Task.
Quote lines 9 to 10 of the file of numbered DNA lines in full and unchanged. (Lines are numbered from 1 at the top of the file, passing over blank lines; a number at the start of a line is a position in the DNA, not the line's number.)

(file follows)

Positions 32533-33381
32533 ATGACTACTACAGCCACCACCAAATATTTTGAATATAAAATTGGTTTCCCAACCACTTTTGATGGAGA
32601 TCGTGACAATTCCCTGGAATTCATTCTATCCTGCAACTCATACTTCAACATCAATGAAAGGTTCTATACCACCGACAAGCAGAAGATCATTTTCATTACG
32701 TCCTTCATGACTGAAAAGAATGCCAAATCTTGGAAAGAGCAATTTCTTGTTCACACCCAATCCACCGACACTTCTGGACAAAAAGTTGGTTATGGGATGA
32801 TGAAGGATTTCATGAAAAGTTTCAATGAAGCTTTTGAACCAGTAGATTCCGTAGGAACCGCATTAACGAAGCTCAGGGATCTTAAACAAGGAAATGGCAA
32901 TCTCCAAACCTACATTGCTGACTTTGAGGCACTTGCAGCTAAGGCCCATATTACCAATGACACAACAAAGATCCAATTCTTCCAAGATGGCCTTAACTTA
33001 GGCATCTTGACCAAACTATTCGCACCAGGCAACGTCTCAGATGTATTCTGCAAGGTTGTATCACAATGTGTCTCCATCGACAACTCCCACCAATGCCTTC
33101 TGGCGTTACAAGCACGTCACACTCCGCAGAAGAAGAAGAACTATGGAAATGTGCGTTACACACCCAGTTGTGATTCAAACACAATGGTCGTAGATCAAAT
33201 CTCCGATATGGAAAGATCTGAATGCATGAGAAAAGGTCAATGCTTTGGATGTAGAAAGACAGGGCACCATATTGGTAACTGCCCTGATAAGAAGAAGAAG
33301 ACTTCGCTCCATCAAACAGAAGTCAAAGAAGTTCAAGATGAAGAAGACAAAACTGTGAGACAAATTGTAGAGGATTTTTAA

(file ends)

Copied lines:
33201 CTCCGATATGGAAAGATCTGAATGCATGAGAAAAGGTCAATGCTTTGGATGTAGAAAGACAGGGCACCATATTGGTAACTGCCCTGATAAGAAGAAGAAG
33301 ACTTCGCTCCATCAAACAGAAGTCAAAGAAGTTCAAGATGAAGAAGACAAAACTGTGAGACAAATTGTAGAGGATTTTTAA